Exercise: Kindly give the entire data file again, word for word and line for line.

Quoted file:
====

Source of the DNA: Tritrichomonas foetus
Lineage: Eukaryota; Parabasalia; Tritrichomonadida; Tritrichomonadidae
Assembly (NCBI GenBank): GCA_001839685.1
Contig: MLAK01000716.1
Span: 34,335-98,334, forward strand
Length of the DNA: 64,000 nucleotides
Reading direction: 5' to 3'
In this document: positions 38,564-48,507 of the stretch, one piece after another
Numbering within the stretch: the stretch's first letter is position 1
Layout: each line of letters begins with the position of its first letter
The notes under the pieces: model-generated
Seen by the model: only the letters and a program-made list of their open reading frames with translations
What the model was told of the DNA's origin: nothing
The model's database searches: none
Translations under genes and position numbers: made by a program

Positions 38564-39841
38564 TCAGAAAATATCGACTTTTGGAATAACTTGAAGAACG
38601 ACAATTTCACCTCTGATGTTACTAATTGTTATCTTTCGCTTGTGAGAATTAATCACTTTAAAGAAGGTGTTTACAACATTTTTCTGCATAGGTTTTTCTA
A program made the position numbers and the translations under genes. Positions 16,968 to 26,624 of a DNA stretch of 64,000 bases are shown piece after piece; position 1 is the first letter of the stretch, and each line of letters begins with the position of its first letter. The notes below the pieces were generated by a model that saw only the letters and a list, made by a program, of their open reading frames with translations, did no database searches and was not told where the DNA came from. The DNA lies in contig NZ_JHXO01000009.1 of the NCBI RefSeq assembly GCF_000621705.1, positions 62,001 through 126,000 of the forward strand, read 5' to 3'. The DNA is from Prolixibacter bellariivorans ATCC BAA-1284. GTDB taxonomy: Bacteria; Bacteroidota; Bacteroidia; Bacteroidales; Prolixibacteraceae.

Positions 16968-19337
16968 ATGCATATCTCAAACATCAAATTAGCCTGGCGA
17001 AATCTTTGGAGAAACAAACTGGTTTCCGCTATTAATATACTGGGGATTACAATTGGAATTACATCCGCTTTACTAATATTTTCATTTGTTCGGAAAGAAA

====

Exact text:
Source of the DNA: Tritrichomonas foetus
Lineage: Eukaryota; Parabasalia; Tritrichomonadida; Tritrichomonadidae
Assembly (NCBI GenBank): GCA_001839685.1
Contig: MLAK01000716.1
Span: 34,335-98,334, forward strand
Length of the DNA: 64,000 nucleotides
Reading direction: 5' to 3'
In this document: positions 38,564-48,507 of the stretch, one piece after another
Numbering within the stretch: the stretch's first letter is position 1
Layout: each line of letters begins with the position of its first letter
The notes under the pieces: model-generated
Seen by the model: only the letters and a program-made list of their open reading frames with translations
What the model was told of the DNA's origin: nothing
The model's database searches: none
Translations under genes and position numbers: made by a program

Positions 38564-39841
38564 TCAGAAAATATCGACTTTTGGAATAACTTGAAGAACG
38601 ACAATTTCACCTCTGATGTTACTAATTGTTATCTTTCGCTTGTGAGAATTAATCACTTTAAAGAAGGTGTTTACAACATTTTTCTGCATAGGTTTTTCTA
A program made the position numbers and the translations under genes. Positions 16,968 to 26,624 of a DNA stretch of 64,000 bases are shown piece after piece; position 1 is the first letter of the stretch, and each line of letters begins with the position of its first letter. The notes below the pieces were generated by a model that saw only the letters and a list, made by a program, of their open reading frames with translations, did no database searches and was not told where the DNA came from. The DNA lies in contig NZ_JHXO01000009.1 of the NCBI RefSeq assembly GCF_000621705.1, positions 62,001 through 126,000 of the forward strand, read 5' to 3'. The DNA is from Prolixibacter bellariivorans ATCC BAA-1284. GTDB taxonomy: Bacteria; Bacteroidota; Bacteroidia; Bacteroidales; Prolixibacteraceae.

Positions 16968-19337
16968 ATGCATATCTCAAACATCAAATTAGCCTGGCGA
17001 AATCTTTGGAGAAACAAACTGGTTTCCGCTATTAATATACTGGGGATTACAATTGGAATTACATCCGCTTTACTAATATTTTCATTTGTTCGGAAAGAAA